Ghana’s 15.4% fiscal deficit an outlier among SSA countries – Ato Forson

Ranking Member of the Finance Committee in Parliament, Cassiel Ato Forson, has said the recorded fiscal deficit of 15.4 percent at end-2020 is a complete outlier when compared to other countries in the sub-saharan region.

Making the assertion at a policy dialogue forum on Ghana’s economy held by the Minority in Parliament on Monday, July 26, the former Deputy Finance Minister, indicated that government cannot continue to justify and attribute the high fiscal deficit incurred last year to Covid-19 related expenditures.

Comparing Ghana’s fiscal deficit for end-2020 to 22 African countries, the Ranking Member observed that Ghana’s fiscal deficit was almost thrice the recorded average fiscal deficit of countries in the sub region.

“We are not the only country that saw covid, we have neighbours like the Ivory Coast, Nigeria, Togo and a lot more of countries in the sub region that saw covid. So if government continues to hid behind Covid, then lets see what other countries in the sub region had in terms of fiscal deficit.”

“Nigeria did 4.1 percent, Kenya did 8.4 percent, Ivory did 5.9 percent, and so why is Ghana a complete outlier? Or is it because of elections because that might be the answer,” he remarked.

Speaking further at the policy dialogue, the former Deputy Finance Minister called on government to account for the recorded 15.6 percent fiscal deficit. Colleagues, we have a responsibility to get government to account for the almost 16 percent fiscal deficit, I have seen the auditor general doing some work on a report on why that’s so and when that report is ready, lets all peruse the report and make government account for it,” he added.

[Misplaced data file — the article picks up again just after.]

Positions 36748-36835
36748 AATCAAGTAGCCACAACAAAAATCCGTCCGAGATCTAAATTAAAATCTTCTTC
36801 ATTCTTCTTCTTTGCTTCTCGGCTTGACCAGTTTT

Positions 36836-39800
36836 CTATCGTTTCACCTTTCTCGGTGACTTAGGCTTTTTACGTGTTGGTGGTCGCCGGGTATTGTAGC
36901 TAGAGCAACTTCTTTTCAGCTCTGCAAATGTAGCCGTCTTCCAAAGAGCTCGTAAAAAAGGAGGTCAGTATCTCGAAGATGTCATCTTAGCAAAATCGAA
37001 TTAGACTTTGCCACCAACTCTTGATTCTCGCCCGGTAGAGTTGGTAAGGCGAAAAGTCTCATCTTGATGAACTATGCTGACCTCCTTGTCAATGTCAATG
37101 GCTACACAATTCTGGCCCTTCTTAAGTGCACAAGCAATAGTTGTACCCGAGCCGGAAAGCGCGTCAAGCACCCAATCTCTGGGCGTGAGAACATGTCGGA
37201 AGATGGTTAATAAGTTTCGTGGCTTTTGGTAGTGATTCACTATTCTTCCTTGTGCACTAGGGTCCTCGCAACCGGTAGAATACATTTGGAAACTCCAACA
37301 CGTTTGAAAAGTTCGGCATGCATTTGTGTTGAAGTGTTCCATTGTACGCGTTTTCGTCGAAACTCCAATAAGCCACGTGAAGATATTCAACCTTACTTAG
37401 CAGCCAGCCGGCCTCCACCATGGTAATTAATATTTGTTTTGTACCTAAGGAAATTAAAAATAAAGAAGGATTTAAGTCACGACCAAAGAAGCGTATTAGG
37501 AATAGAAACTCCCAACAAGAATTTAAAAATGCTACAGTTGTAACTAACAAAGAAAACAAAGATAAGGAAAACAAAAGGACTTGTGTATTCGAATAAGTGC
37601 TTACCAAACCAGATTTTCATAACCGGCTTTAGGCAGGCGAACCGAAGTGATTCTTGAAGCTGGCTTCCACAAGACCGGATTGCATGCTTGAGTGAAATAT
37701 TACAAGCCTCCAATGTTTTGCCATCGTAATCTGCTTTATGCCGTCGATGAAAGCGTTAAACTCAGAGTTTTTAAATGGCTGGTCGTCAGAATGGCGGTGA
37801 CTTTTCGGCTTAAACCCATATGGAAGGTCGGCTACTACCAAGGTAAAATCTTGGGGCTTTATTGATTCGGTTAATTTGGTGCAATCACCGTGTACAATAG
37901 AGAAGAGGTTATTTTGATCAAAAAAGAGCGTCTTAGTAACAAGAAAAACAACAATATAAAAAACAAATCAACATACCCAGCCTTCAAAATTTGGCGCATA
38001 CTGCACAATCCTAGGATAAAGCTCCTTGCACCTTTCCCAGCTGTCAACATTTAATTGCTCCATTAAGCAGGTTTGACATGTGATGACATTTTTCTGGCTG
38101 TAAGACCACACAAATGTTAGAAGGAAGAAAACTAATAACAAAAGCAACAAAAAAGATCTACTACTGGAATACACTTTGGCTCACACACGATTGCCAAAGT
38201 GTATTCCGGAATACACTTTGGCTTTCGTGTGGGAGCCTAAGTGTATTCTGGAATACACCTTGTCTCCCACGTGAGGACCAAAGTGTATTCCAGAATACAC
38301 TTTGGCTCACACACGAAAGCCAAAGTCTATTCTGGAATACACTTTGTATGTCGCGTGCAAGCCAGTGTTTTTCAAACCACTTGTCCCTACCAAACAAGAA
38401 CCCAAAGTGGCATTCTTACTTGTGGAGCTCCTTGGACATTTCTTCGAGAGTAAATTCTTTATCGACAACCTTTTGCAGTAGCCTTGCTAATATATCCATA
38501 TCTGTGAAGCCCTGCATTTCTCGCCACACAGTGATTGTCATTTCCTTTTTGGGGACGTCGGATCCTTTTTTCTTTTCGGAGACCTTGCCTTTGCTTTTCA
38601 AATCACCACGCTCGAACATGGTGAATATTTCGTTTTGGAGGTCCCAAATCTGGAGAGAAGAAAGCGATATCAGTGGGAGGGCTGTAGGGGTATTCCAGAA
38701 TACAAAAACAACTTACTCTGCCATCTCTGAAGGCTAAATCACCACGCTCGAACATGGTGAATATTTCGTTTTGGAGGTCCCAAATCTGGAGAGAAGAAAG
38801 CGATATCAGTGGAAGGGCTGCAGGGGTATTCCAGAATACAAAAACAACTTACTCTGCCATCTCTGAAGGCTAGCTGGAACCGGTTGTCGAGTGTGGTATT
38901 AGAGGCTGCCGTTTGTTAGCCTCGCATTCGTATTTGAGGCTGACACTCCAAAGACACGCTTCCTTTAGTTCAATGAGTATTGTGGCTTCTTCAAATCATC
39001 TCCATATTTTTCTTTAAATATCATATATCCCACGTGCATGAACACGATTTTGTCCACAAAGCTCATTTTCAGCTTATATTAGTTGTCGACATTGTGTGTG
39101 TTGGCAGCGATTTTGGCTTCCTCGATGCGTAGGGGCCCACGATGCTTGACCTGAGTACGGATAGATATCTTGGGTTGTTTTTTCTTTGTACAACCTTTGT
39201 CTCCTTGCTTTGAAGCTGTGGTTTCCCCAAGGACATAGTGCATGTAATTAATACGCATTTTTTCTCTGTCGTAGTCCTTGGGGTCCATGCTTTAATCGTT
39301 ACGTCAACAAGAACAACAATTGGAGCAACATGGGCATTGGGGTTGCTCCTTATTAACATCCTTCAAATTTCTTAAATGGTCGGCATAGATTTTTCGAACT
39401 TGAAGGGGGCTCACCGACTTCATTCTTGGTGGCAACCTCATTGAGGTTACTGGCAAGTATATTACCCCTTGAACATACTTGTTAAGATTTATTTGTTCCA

Recorded fiscal deficit for end-2020 according to the Finance Ministry was 11.4 percent – including energy sector and bailout costs, the deficit increases to 15.4 percent.

The Ministry has often times blamed the high deficit to the fiscal impact of the Covid pandemic which resulted in a significant fall in revenue streams and increased government expenditures.

According to government, the fiscal impact of the Coivd pandemic was some Ghs 25.2 billion (6.5% of GDP).

Meanwhile, the Ranking Member has also made a bold prediction asserting that Ghana in the next 18 months will default on its debt service obligations to creditors.

According to the Ranking Member, Ghana’s inability to meet its debt service obligations by February 2023, will be inevitable should government continue to disregard advice and not take advantage of the Debt Service Suspension Initiative (DSSI) instituted by the Group of 20 (G20) and supported by the International Monetary Fund and the World Bank.

He noted that given the country’s inability to raise enough tax revenues to service existing debt obligations coupled with increasing debt accumulation, Ghana will default on its debt obligations which will plunge the country into a deeper economic crisis.

He therefore urged government to apply for the DSSI.

The DSSI is a policy that allows bilateral and multilateral creditors, in a limited period, suspend debt service payments for developing and lower-middle-income countries.

It is also to help countries concentrate their resources on fighting the pandemic and safeguarding the lives and livelihoods of millions of the most vulnerable people.

Presently, about 30 Sub Saharan African nations including Kenya, Ivory Coast, Togo and Ethiopia are on the programme giving them some temporary suspension of debt-service payments owed to their official creditors.

Presently, Ghana’s total debt stock stands at Ghs 332 billion representing 76.4 percent of Gross Domestic Product (GDP) and is expected to hit 85.5 percent in 2026.